"You're Welcome quality criteria for young people friendly health services" was originally published by The Department of Health April 2007 and updated in May 2011. The criteria sets out principles that will help health services (including non-NHS provision) become young people friendly. It covers areas to be considered by commissioners and providers of health services both hospital and primary care based. Content is based on examples of effective local practice. This edition includes a section covering Child and Adolescent Mental Health Services. It has also drawn the interest of the World Health Organisation, which has endorsed the good practice. Since 31 March 2011, ‘You’re Welcome’ and the review process is locally led but the Department of Health would like to reassure local areas, commissioners and services that the previous Department of Health quality criteria for young people friendly health services are still relevant. The information in the ‘You’re Welcome quality criteria’ is meant for guidance but is not a government policy.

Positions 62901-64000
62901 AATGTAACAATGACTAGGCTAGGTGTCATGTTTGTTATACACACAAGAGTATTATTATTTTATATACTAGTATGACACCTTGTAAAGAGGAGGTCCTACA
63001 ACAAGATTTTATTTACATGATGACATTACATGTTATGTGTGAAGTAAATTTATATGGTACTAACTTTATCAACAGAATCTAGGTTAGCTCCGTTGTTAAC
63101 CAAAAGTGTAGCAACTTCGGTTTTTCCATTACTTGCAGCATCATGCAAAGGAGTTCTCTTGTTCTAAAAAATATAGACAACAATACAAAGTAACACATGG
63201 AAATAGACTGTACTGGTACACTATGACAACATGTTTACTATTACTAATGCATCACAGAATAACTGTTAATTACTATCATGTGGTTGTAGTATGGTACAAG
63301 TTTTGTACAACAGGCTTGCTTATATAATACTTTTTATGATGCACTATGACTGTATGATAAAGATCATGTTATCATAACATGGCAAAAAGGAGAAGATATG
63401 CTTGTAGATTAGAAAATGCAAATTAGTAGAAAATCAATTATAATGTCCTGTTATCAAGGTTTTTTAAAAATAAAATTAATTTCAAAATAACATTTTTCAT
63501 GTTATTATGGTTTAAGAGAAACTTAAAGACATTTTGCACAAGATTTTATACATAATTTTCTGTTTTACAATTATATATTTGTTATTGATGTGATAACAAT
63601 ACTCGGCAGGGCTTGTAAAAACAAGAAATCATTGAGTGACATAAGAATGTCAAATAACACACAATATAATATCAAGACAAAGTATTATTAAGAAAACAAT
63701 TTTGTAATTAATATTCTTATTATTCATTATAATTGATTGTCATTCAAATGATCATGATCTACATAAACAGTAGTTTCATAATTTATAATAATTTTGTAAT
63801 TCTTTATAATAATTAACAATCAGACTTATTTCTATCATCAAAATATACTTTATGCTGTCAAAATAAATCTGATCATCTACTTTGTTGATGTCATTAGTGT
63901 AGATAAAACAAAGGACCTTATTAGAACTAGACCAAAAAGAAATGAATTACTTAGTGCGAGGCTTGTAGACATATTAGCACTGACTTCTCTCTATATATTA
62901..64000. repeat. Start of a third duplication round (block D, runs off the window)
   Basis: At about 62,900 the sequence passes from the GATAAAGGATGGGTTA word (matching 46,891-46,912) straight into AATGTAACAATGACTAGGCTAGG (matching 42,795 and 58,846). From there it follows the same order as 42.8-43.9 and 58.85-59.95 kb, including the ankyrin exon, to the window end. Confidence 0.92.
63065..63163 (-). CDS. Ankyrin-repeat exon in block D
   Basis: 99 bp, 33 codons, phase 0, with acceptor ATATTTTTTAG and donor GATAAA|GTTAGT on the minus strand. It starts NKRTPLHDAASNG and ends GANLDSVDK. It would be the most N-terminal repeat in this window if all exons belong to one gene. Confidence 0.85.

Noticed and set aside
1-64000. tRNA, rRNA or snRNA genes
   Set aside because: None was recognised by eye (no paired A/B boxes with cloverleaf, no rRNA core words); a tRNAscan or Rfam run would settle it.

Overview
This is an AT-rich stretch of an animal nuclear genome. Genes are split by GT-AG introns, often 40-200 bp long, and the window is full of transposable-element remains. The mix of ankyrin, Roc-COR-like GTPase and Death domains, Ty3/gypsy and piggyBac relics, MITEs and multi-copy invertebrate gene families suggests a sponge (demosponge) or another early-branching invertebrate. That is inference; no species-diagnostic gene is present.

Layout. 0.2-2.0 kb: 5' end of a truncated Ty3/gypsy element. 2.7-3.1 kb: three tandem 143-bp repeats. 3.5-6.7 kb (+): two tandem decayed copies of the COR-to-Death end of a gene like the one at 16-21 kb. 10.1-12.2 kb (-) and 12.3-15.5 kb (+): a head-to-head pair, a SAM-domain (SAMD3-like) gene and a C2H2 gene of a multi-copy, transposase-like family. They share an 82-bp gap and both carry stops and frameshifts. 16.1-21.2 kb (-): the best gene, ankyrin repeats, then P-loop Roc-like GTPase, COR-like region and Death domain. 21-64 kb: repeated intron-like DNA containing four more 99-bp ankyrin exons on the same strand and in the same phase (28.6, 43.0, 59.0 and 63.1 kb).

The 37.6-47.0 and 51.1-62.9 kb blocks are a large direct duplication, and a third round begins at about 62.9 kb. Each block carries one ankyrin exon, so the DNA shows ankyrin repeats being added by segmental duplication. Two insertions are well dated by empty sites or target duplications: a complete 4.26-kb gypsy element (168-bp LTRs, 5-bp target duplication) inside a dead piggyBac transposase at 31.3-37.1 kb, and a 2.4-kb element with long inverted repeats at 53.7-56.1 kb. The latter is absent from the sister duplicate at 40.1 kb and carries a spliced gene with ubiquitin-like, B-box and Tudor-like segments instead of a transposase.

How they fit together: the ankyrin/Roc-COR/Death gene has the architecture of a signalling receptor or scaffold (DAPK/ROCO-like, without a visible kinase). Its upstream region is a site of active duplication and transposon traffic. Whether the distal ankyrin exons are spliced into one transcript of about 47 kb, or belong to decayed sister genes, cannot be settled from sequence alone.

The Goverment strategy for young people "Positive for Youth: A new approach to cross-government policy for young people aged 13 to 19" was published on 19 December 2011. It provides comprehensive detail on all the Government's policies for young people aged 13 to 19 covering a wide range of issues – from education and youth services, to health, crime, housing and more.  Nine government departments have been involved in developing it – including the Department for Education, the Department of Health, the Home Office and the Department for Communities and Local Government and it has been produced with young people and youth professionals through extensive collaboration and consultation. An update on the progress of this policy was published in July 2013 (see GOV.UK for more details).

Last reviewed May 2014.

Last updated May 2014.